Organized in chronological order, the exhibit starts with nineteenth-century paintings of Coney Island when it was still just beach and you could actually see the sand. How did this idyllic scene turn into a honky-tonk amusement park? As usual, follow the money. Streetcar companies did a lively business during the week as people rode them to and from work, whether in offices, factories or the stock exchange. On weekends, however, the streetcars sat idle. Picnickers sometimes took them to the beach and the streetcar companies determined that they could increase this traffic by adding a few attractions at the end of the line like a carousel. The more attractions, the more riders, the more money. It’s a simple equation and Coney Island used it to grow bigger every year.

“From the park you hear the happy sound of a carousel
Umm, you can almost taste the hot dogs and French fries they sell.
Under the boardwalk, down by the sea
On a blanket with my baby is where I’ll be.”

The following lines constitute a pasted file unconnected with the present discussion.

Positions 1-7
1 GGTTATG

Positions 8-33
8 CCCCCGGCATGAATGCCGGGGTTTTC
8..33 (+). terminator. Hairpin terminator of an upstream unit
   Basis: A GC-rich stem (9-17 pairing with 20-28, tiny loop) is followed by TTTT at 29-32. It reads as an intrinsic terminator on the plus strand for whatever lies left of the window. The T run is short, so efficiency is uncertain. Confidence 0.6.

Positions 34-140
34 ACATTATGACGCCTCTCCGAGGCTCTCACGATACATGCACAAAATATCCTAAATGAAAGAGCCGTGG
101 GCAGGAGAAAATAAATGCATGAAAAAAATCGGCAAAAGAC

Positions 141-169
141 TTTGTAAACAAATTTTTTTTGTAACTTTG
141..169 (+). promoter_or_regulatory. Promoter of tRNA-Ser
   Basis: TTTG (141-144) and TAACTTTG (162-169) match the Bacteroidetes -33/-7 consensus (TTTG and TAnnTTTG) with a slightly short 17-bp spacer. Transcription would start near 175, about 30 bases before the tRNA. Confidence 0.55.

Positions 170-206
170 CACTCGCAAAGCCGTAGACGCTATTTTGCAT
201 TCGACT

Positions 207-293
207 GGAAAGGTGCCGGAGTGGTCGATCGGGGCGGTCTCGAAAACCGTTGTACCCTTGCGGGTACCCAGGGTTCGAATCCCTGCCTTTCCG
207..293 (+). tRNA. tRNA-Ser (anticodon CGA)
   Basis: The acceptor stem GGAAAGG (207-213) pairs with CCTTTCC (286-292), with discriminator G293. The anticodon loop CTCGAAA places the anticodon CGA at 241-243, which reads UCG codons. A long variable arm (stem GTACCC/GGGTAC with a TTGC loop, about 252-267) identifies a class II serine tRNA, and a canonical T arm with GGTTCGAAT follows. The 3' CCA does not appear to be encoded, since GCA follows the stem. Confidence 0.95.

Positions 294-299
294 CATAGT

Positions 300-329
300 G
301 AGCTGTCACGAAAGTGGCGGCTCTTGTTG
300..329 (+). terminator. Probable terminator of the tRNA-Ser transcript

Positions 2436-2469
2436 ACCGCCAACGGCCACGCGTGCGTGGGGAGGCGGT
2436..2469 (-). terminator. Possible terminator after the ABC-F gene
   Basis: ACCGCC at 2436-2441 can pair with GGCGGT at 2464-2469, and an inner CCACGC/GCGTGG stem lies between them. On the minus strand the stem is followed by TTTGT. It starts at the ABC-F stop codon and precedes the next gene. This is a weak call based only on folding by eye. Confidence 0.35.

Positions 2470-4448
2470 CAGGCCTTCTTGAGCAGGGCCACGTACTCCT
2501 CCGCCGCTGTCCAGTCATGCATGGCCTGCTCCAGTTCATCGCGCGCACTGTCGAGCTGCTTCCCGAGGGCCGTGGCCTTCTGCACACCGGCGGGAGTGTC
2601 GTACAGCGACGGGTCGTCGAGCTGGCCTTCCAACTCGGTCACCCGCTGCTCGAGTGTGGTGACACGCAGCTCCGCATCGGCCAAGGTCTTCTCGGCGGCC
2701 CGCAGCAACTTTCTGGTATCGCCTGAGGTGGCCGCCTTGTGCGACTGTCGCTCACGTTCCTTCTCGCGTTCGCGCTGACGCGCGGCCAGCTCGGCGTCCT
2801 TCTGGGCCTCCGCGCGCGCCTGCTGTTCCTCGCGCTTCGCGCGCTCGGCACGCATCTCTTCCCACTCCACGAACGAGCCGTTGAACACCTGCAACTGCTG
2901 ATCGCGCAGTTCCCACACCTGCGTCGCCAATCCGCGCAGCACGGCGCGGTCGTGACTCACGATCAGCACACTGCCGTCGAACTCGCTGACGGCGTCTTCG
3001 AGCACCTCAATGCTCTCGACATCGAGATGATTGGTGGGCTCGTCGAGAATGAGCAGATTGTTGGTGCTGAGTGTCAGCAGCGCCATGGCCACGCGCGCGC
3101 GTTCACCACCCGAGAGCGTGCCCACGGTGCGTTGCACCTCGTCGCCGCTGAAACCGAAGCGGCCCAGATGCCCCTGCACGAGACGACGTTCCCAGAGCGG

Fairground Art

Cy the Cyclops at Coney Island's Spook-a-Rama ride

Cy the Cyclops in better days

The Coney Island Visions show depicts it all; not just photographs and paintings inspired by Coney Island but actual pieces of the park. There are painted canvas backdrops from the midway sideshows and the giant Cyclops head (nicknamed “Cy”) from the Spook-a-Rama ride—which might well have inspired the one-eyed, one-horned flying purple people eater. You’ll also see two carousel horses and a camel, a wheel of chance and several shooting gallery targets.

It’s the art that really stands out, however–not that those carousel animals aren’t great art. Right up front as you walk in is Joseph Stella’s amazing “Coney Island: Battle of Lights,” an abstract work that reflects the shapes, lights, and activities that a visitor experiences. It’s followed by paintings as rowdy and raucous as Coney Island itself, including several works by Reginald Marsh, who depicted the wild, fast (25 mph) steeplechase ride, several iconic pieces by Harry Roseland and a painting by Weegee from a photograph he took of the crowded beach.